Wednesday, 14 August 2013

Financial Assets and National Wealth



I've read a few posts recently including Paul Krugman and Nick Rowe talking about the Pigou effect.  The idea behind this is that falling prices increase the real value of financial assets leading to a sense of greater private wealth and hence greater spending.  Some of the discussion revolves around the extent to which the private sector treats liabilities of the public sector as ultimately it's own liability - the Ricardian Equivalence point.  Nick Rowe in particular raises the issue of the distinction between debt claims on the government, which must at some point be redeemed and private money holdings which are perpetual.

Nick thinks that central bank money should not be seen as a liability of the public sector, because it carries no right of redemption.  In his view, it therefore represents net worth of the central bank.  Whilst, there are some grounds for taking this approach, I think it is problematic, because it suggest that the gross wealth of the nation can be greater than its physical assets (plus net claims on the rest of the world).

The discussion led me to reflect that it's sometimes useful to get away from thinking of financial assets in terms of wealth and focus more on their micro role in the social framework of claims and obligations.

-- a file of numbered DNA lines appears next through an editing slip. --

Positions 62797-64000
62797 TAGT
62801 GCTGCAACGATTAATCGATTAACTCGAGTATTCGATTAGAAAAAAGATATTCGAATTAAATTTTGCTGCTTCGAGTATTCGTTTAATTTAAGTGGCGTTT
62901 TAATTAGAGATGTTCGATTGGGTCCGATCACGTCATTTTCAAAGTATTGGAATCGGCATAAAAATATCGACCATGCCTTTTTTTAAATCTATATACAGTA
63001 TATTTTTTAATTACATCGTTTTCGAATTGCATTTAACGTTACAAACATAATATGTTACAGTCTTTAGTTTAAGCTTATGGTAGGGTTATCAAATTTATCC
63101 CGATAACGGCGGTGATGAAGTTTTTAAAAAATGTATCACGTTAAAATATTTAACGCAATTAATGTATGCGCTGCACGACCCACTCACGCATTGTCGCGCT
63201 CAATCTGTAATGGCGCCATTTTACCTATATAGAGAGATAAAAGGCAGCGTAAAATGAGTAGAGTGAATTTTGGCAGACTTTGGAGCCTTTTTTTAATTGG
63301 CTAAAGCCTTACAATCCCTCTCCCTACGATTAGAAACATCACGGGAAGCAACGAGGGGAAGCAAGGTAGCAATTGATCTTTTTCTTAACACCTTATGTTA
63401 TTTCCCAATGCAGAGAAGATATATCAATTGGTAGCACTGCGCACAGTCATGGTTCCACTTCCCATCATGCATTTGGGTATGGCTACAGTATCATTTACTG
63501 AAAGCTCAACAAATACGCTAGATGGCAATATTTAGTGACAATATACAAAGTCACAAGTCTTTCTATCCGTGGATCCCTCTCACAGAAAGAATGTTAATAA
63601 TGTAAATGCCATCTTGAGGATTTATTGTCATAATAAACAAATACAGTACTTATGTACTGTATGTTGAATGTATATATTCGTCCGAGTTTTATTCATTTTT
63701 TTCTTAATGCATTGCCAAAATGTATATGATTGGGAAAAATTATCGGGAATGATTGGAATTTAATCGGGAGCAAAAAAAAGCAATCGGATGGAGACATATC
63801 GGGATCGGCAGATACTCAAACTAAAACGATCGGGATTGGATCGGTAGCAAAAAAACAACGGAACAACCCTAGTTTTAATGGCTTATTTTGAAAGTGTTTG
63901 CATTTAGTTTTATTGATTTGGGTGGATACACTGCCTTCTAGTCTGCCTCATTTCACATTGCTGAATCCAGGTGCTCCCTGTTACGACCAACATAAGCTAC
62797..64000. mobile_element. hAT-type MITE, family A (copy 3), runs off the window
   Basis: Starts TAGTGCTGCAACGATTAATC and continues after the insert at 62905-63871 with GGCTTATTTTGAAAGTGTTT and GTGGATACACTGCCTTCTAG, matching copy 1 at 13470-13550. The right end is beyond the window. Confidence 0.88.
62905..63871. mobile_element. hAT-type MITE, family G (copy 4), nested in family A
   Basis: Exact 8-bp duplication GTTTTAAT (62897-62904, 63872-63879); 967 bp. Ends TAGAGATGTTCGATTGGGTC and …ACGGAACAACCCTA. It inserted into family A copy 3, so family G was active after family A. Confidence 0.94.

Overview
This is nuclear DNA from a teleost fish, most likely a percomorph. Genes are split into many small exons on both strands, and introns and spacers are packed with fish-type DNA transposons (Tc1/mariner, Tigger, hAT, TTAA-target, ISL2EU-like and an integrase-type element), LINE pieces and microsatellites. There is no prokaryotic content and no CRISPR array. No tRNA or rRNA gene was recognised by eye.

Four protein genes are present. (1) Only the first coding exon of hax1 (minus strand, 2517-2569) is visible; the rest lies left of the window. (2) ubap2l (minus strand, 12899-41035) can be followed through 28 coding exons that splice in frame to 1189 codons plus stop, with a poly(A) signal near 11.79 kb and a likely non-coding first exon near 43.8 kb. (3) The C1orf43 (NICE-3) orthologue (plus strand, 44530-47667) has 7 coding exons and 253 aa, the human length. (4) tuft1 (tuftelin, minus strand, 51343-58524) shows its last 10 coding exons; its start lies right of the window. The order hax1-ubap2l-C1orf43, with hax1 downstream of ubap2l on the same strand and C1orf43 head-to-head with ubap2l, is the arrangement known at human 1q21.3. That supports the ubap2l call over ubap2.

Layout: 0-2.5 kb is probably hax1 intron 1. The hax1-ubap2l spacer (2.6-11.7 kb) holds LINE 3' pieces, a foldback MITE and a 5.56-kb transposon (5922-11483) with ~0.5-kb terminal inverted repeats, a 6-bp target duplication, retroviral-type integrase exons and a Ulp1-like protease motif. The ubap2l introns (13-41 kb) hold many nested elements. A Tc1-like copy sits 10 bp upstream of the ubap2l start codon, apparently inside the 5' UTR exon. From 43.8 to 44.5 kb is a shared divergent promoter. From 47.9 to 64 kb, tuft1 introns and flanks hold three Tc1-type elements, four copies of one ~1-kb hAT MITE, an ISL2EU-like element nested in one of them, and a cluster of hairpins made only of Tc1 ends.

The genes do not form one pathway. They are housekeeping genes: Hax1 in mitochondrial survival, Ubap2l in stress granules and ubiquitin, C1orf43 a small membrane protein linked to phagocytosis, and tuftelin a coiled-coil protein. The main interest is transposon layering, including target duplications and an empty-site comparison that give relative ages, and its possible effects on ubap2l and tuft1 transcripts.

To look at this further, I imagined a couple of simple monetary economies.  

Each economy consist of 500 workers of all different ages.   Each worker lives for fifty years, but new workers are born as old ones die.  The only privately produced good is sacks of grain.  Each worker working normal hours produces one sack of grain a year.  The price of grain is $1 a sack, as is the price of a year's normal labour.  The town council taxes all income at 20% and pays some workers to do community work rather than produce grain.

In the first economy, all the workers work normal hours, throughout their life.  National income is $500, consisting of 400 sacks of grain (produced by 400 workers) and $100 worth of community work (carried out by 100 workers).  Total taxes are $100, which just covers the cost of community work.